Media Conventions

Explain the most significant ways in which your media productions were informed by your understanding of real media texts. Refer to a range of examples in your answer to demonstrate how this understanding developed over time.


Genre features: Last year I only watched The Machinist and followed the conventions that I’d found from this film. Then, when making my film I realised it didn’t suit the general layout of thriller films as it started with a flashback, when films such as Silence of the Lambs and Shutter Island do not. This year, I made sure to watch plenty of short films so I could get more of a feel for the kinds of things that were shown in them. Focus, From 1994 and Full Circle -only featured a few characters, and are a visual medium – mine is – Sunlight/ 4 characters

Format: based on the one film-  mostly just initiative, featured credits and idents. This year watched short films Musca and Focus and made detailed notes- titles lasted for different amounts of times, showed on black screen/over film – replicated the general rule – showed titles for 15 seconds

Stereotypes: last year tried to create the stereotype of a young girl but our own interpretation – didn’t feel the need to do research. Turned out in our characters not being that realistic. This year watched Gone Girl and A Good Marriage to see how dysfunctional relationships were presented – more convincing

Director: This year followed style of a real director – researched into his typical techniques – hands in grass, two shots, ‘magic hour’ and shots of nature. Last year loosely followed genre let alone director – didn’t really have a particular style


As of last year’s AS media project, my understanding of real media texts have been greatly developed which in turn has improved the authenticity of my A2 coursework, Green Fingers. Through having a deeper understanding of common conventions, I have been able to create more professional looking film projects.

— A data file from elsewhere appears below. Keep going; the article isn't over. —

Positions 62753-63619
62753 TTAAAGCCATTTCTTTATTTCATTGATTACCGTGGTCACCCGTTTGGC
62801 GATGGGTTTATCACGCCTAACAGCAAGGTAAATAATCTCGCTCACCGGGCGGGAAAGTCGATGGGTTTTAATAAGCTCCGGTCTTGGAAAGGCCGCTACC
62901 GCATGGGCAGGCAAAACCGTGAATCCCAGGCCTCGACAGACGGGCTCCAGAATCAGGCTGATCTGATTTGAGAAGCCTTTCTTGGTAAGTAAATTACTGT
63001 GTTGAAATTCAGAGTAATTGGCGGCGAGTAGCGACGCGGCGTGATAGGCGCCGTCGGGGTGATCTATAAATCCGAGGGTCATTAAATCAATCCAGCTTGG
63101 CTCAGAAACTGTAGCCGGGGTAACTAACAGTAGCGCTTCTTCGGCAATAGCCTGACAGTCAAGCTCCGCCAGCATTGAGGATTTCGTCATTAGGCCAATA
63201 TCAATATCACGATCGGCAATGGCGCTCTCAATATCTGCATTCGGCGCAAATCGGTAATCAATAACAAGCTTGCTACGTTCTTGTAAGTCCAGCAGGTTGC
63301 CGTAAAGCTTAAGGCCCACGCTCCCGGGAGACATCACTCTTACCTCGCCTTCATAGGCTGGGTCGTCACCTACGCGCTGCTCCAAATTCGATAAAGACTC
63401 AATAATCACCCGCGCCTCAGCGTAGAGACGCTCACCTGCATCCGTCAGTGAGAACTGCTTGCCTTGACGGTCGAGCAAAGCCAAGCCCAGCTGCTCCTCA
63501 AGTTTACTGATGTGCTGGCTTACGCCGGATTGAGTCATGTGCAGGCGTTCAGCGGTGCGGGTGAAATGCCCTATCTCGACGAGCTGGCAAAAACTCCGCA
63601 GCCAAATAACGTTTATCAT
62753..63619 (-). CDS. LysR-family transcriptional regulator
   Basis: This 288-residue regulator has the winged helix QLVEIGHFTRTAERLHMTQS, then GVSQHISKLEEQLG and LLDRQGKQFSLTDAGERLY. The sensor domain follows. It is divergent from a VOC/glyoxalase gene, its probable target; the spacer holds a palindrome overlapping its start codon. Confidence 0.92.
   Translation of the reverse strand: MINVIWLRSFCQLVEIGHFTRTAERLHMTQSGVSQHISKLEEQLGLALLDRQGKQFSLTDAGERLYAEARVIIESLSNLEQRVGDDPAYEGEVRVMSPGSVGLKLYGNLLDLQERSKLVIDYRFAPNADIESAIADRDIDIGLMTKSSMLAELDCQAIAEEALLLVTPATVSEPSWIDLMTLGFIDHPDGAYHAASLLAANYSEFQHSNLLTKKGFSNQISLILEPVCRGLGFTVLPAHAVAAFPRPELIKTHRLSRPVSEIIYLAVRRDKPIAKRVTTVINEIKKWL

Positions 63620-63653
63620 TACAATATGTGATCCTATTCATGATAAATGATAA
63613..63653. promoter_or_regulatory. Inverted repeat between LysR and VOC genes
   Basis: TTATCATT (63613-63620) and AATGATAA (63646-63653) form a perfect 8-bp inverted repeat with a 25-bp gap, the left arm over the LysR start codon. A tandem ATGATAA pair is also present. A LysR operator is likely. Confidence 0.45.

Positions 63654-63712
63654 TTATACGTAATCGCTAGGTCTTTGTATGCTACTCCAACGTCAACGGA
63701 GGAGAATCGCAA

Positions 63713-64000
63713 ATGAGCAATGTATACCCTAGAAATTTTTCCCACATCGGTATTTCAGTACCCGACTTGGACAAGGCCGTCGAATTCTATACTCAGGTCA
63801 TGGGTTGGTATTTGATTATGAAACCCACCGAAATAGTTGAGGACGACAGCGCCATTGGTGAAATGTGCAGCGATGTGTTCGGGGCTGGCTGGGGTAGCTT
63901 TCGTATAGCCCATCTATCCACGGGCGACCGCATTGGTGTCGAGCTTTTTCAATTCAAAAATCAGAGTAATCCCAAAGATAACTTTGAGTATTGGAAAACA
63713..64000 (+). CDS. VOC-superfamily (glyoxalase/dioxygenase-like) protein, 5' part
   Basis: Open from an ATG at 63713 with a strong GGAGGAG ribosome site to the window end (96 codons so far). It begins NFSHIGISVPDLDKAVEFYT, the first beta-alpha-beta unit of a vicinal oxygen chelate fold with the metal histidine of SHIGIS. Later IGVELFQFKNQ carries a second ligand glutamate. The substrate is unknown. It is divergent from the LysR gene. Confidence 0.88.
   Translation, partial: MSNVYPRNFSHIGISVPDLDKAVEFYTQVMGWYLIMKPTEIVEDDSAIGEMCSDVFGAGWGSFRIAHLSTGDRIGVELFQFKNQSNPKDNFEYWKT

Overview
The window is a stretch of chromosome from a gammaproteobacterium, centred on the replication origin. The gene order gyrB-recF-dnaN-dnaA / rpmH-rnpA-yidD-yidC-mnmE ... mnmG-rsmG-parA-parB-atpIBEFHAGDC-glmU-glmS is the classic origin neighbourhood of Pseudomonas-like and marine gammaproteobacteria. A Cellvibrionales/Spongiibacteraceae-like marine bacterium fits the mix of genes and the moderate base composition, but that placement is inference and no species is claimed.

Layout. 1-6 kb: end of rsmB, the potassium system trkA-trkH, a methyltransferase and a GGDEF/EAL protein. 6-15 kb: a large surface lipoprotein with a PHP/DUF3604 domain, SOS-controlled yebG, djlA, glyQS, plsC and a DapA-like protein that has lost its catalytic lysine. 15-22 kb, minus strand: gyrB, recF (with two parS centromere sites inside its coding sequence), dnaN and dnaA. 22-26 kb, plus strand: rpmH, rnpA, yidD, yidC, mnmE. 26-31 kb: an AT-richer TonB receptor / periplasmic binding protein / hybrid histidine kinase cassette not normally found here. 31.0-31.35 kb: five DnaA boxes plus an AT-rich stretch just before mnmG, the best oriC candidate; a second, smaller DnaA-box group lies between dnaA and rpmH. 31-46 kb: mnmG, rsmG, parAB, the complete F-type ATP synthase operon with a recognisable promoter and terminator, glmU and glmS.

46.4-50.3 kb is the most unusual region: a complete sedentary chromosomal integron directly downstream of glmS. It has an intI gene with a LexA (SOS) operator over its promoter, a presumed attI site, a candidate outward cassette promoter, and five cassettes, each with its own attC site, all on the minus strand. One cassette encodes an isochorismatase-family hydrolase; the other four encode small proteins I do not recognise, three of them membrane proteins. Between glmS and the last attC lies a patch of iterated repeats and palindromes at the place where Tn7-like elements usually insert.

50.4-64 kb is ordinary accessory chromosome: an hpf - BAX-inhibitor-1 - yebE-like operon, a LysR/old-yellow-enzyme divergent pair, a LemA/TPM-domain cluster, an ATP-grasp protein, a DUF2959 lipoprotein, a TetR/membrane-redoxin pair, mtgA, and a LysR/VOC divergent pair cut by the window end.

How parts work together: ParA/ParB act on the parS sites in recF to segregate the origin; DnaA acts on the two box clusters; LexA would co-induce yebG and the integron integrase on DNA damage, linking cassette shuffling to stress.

Last year, I only watched one film opening as I thought this would be enough to inform my groups perception of what was included in the opening two minutes of pre existing media texts. I watched The Machinist, which although contained idents, several credits and very little action, I later found out that it was quite dissimilar to the format of other thriller films. In hindsight, since having watched Shutter Island and Silence of the Lambs I realised that flashbacks were very uncommon to thriller films and they mainly began with exposition of the characters. A flashback didn’t suit the plot of Mummy’s Girl (my groups AS coursework), and ultimately we found ourselves creating a film opening with very little understanding of what actually happens in the opening two minutes. This year for the production of Green Fingers, I made sure to watch plenty of 5 minute short films so I could begin to understand what, in terms of plot, actually happened in the short time period. From watching Focus, From 1994 and Full Circle, I could see common features between all of these films. They only contained a few characters, maximum four, and they are all some kind of visual medium as they were each very interesting to watch. Through watching these 3 short films, I was able to translate these features from the media texts into Green Fingers and made sure that the start of my film was aesthetically pleasing to watch. I feel that this was achieved by the sunlight and the way it flares on the lens, making my film look quite beautiful. I also only included four characters, so that the plot wasn’t confusing to follow. Through watching multiple media texts, I feel that my understanding was much deeper than it was last year which allowed me to create a more realistic short film.